Retail businesses have been especially badly affected by the recent COVID-19 pandemic, with many shops having to close their doors for the duration of the multi-month lockdown. However, with the gradual easing of restrictions starting to begin and more people being encouraged to return to work, many companies are now looking to reopen and begin the process of recovery from this long period of inactivity.
However, the coronavirus still poses a significant amount of risk to the population, meaning that many customers may be reticent to return to retail environments straight away. This makes it imperative that those customers that do choose to go out and spend their money are well taken care of and are not exposed to the disease. Whilst basic measures such as enforcing social distancing regulations and wearing facemasks may go some way towards achieving this, there is one major way in which retailers can start using modern tech to prevent the virus from gaining a foothold in their stores by identifying the symptoms as quickly as possible. This method is body temperature monitoring.
Shopping Centre Problems
Stores and shopping centres have a batch of problems that are specific to their particular circumstances and which significantly outweigh the challenges faced by other industries. Firstly, unlike other businesses such as manufacturing plants or offices, retail hotspots have lots of different people constantly transiting through the area and potentially bringing the virus with them, meaning that there is a constant threat level. Secondly, many larger stores have big expanses of open space and different departments for customers and staff to move around, meaning that a single highly mobile carrier of the disease could potentially infect many people in a very short space of time. Whilst they are at risk from customers, retail staff can also get infected by each other, backroom workers or delivery people. This means that whatever method is used to screen people for symptoms of COVID-19, it will need to be capable of dealing with multiple people quickly, be able to cover wide areas and will also need to be able to be deployed in a variety of settings.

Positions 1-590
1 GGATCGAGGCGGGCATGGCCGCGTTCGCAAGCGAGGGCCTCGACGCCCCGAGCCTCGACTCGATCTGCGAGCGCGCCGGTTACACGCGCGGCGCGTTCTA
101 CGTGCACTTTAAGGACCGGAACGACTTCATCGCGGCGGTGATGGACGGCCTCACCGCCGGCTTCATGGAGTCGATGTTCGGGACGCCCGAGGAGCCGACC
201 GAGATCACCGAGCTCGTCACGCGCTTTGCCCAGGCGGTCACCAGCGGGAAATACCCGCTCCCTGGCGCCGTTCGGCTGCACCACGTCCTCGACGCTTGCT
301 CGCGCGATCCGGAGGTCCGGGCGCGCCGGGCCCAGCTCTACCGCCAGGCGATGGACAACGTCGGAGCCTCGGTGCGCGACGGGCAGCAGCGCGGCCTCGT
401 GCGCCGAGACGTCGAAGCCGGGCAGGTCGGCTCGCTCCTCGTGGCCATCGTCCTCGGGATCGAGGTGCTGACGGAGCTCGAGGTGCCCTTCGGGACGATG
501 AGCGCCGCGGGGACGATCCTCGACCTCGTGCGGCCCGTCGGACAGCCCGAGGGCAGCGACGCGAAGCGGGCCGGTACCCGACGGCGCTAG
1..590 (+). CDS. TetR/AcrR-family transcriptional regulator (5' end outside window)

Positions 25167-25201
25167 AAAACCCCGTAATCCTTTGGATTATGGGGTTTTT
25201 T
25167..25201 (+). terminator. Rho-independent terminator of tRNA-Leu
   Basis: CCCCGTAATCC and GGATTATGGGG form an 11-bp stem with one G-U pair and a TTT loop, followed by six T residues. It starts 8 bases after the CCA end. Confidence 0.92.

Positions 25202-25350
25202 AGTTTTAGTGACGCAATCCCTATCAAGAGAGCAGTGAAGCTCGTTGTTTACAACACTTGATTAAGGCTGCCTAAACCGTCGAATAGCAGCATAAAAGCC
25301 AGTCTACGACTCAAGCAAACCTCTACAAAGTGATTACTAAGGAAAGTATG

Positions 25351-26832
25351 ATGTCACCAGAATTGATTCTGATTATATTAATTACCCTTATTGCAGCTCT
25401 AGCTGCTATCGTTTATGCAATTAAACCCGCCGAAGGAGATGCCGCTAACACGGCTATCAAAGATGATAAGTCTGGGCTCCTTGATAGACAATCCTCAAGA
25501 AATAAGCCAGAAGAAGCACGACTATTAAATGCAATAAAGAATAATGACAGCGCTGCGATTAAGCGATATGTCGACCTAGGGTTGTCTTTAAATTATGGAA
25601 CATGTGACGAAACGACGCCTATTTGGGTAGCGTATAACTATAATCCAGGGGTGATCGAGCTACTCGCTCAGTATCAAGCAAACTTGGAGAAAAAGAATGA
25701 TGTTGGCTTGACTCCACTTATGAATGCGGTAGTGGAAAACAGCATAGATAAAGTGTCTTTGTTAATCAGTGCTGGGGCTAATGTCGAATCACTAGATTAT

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What is Thermal Body Scanning?
Thermal body scanning is a technique that relies on thermal imaging hardware to quickly examine people and determine the level of their core body temperature. If their temperature is above baseline (37.5 degrees centigrade) by a noticeable degree and they don't have any other noticeable symptoms, then there is a good chance that they may be infected with the coronavirus. This is because an elevated temperature is one of the first signs of the virus' presence in the body. At this point, a judgement can be made as to whether or not they can continue to be in the shop. This technique can be used on employees and customers alike, providing a level playing field that is open and transparent and arbitrated by the scanning machines, lessening the possibility of arguments or confrontation. This means that infected people can be kept out of the workplace and the risk of subsequent infections is cut, reducing the possibility of large numbers of staff being incapacitated and ensuring a higher level of customer safety.